The popular story of how low-carb diets work goes something like this: Reducing your carbohydrate...
Let me introduce myself. My name is Mark Sisson. I’m 63 years young. I live and work in Malibu, California. In a past life I was a professional marathoner and triathlete. Now my life goal is to help 100 million people get healthy. I started this blog in 2006 to empower people to take full responsibility for their own health and enjoyment of life by investigating, discussing, and critically rethinking everything we’ve assumed to be true about health and wellness...Tell Me More
Print this out. Bookmark it. Send it to friends who don’t quite get the Primal thing. Consider this a valuable resource for all-things Primal. It’s a nice, alphabetical encapsulation of what it means to lead a Primal lifestyle. It’s not everything, of course. You can always dig deeper into the details, but this summary gives a high-level look at just about everything.
Without further ado, I present The A-to-Z Guide to Leading a Primal Lifestyle.
Avoid chronic cardio. I spent about half my life running (and later, with triathlons, swimming and cycling) myself into the ground. I thought the more miles I could log, the healthier I’d be. That’s the mindset many people have, and it’s absolutely wrong. Running a ten-miler is different than running a ten-miler every day. We have the capacity to go long distances and even outlast wild animals upon which we’re preying. We don’t have the capacity to do that every single day without consequences to our health. Run long distances if you love it, compete if you love competing, but know the cost it incurs.
It happens to the best of us. You start sneaking a few more bites of bread when out to dinner and trying your buddy’s delicious-looking pizza. Your workouts trickle to once a week, sometimes none. You walk less, couch more. And then one day, you realize you’ve gone off the wagon. You’ve gained belly fat. You’re getting winded going up the stairs. Your once-pleasurable hikes have become grueling affairs that you dread and end up avoiding. Your fridge is full of takeout boxes and you realize you haven’t cooked in two weeks. You need to restart your Primal lifestyle, and fast.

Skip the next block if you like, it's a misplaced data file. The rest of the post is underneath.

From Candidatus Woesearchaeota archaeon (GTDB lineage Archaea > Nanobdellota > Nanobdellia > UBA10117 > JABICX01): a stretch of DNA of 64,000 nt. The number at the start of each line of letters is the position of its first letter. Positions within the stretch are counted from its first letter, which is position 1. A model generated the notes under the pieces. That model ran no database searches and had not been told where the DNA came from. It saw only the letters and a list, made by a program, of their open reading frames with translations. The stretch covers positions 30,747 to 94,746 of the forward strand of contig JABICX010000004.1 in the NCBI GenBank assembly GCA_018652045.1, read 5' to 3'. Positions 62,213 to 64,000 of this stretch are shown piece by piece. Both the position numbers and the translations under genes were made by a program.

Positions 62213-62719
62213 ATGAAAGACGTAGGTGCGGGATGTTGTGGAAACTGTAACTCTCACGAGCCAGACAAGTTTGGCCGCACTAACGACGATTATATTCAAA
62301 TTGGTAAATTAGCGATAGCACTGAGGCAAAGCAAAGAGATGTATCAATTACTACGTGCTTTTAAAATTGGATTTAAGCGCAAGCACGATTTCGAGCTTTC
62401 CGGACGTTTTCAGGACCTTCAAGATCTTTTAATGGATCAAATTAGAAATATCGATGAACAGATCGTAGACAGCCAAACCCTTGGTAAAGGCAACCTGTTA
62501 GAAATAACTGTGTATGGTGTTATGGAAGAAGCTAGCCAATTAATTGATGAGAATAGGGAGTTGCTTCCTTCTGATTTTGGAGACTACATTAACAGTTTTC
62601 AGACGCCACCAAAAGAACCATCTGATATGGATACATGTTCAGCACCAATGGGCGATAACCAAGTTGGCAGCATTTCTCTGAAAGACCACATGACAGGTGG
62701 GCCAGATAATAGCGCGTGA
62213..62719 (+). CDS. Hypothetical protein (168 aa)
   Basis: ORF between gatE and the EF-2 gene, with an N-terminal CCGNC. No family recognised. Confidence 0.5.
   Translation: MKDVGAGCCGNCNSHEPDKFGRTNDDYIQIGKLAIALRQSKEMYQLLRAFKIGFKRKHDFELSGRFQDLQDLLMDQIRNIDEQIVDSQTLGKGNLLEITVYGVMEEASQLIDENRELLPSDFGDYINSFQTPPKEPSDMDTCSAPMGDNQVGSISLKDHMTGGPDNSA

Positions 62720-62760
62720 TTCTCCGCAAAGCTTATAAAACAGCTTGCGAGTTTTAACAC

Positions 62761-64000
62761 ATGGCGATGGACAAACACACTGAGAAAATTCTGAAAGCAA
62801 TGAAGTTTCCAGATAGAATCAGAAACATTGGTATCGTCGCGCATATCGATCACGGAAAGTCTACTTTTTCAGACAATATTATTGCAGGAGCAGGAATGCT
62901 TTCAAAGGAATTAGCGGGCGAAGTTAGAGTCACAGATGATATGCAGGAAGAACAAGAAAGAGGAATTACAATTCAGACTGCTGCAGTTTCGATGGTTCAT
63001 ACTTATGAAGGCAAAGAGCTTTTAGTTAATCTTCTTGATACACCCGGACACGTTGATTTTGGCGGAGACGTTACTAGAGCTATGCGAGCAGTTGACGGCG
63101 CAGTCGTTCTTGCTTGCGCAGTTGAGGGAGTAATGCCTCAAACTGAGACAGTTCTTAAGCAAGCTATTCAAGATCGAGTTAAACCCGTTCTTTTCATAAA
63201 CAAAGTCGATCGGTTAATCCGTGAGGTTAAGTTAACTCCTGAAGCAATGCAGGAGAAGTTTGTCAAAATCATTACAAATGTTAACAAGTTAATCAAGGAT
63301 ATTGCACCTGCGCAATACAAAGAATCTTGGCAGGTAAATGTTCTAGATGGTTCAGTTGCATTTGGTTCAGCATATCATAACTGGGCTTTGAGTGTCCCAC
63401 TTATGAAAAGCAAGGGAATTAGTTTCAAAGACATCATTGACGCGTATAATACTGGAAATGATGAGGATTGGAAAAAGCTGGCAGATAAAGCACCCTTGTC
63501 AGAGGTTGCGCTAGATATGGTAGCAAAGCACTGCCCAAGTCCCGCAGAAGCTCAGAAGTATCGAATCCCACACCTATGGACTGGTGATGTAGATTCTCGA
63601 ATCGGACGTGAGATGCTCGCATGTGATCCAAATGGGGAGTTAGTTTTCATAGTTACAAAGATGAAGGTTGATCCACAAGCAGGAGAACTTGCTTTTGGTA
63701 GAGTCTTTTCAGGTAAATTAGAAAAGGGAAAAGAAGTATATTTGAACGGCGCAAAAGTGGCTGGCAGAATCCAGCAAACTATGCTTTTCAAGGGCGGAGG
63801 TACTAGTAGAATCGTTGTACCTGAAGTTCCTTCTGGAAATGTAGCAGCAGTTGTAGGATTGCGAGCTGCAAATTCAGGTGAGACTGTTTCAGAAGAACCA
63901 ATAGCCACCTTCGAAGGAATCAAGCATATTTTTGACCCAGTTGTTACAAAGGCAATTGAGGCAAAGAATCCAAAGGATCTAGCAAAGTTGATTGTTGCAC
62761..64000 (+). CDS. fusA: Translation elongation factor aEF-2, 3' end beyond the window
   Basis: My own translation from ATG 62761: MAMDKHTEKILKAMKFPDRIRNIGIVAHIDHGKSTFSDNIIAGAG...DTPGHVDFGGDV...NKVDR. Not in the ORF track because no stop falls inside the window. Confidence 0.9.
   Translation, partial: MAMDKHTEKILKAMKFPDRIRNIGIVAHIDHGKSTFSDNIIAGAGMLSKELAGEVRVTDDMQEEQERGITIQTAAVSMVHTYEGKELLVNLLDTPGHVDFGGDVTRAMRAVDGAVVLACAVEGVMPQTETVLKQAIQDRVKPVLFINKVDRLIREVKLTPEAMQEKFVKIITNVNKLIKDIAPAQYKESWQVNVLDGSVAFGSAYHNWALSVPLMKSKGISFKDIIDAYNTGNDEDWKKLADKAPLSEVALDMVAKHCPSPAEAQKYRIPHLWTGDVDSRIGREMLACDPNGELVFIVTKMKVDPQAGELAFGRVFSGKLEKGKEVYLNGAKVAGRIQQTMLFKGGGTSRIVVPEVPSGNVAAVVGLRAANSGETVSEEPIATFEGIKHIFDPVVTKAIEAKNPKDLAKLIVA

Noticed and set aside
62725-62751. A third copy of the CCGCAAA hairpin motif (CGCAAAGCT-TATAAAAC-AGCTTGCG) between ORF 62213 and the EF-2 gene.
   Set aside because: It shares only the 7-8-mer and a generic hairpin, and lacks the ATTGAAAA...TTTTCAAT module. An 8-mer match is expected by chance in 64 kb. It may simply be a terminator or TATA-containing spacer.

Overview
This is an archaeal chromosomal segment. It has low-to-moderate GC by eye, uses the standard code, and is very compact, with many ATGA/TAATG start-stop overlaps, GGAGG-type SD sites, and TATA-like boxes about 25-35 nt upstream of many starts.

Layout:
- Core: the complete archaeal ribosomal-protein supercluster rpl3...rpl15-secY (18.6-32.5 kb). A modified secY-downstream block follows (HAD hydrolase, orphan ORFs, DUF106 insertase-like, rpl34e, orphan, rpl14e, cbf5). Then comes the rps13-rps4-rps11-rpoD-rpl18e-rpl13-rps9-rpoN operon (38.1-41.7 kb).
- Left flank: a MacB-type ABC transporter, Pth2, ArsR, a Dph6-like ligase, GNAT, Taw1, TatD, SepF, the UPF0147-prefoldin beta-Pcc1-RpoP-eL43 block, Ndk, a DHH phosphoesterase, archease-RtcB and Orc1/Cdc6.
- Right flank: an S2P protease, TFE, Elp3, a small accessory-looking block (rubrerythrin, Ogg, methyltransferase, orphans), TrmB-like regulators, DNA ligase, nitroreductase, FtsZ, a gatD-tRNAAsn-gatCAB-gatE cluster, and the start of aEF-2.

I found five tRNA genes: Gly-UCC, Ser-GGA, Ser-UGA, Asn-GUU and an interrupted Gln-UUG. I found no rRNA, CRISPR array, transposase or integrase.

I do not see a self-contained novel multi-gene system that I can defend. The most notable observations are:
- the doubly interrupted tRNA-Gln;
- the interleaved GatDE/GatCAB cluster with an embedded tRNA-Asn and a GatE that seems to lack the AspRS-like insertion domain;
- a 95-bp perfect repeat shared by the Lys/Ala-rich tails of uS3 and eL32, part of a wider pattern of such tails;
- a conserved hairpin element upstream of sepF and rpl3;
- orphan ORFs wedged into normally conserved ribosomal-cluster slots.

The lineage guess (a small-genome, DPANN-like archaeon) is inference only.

How do you do it?
Turns out there are more than a few ways that you probably haven’t considered. Let’s explore them:
While it’s important to think positive and focus on all the things you should be doing to achieve your goals, it’s equally important that we focus on those things that interfere with our goals and remind ourselves to avoid doing them. Some call it the “not to do list,” which I like. Many of the behaviors on not-to-do lists are deal breakers, so it’s arguably more crucial that we identify and curtail those that apply to our lives. But that’s hard; these are behaviors we might already be doing. Heck, they might be bad habits we’ve developed, or biases we’ve internalized. And so before adopting good behaviors, we should clear out the bad ones. Otherwise, we’re just pissing in the wind.
What are some things you shouldn’t be doing if your ultimate goal is to build muscle?
For today’s edition of Dear Mark, I’m answering three of your question, dear readers. First, are there any caffeine-free ways to boost energy during a (really) long workday? Absolutely (but caffeine still might help). Second, what’s the deal with cotton candy grapes, a new designer fruit? Is it just junk food on the vine, or can designer fruits be a healthy part of a Primal eating plan? The last question comes from Shirley, a dedicated weight lifter and macronutrient-counter who’s tired of tracking and planning everything. She just wants to enjoy herself and be content with her body without all the calculation. How can she do it?
A couple months back, I gave you a list of Primal Laws that didn’t quite make the cut, either because they weren’t “big” enough or didn’t apply to enough people. Turns out I was probably wrong: the response was huge and many of you were on the same wavelength. You even offered up some of your own ideas for honorable mentions. So today, I’m giving you 7 more honorable mentions that almost deserved a spot on the final list of Primal Laws. Read the post, take what resonates with you and discard what doesn’t. But give the article a fair shake and really consider how adopting these laws could improve your life.
For today’s edition of Dear Mark, I’m answering two questions. The first comes from Lucas, a man whose wife is unable to eat meat without feeling sick to her stomach. As a result, she’s interested in pursuing a Pegan way of eating, or “paleo-vegan.” Is it possible to be healthy while emphasizing plant foods and avoiding most meat? Is there anything she should watch out for? And last but not least, what’s the deal with commuting to work on your bike amidst urban air pollution? We all know that active commutes are supposed to be healthier than riding in a metal box, but do the negatives of breathing all those airborne particulates outweigh the positives of riding your bike? Find out what I think.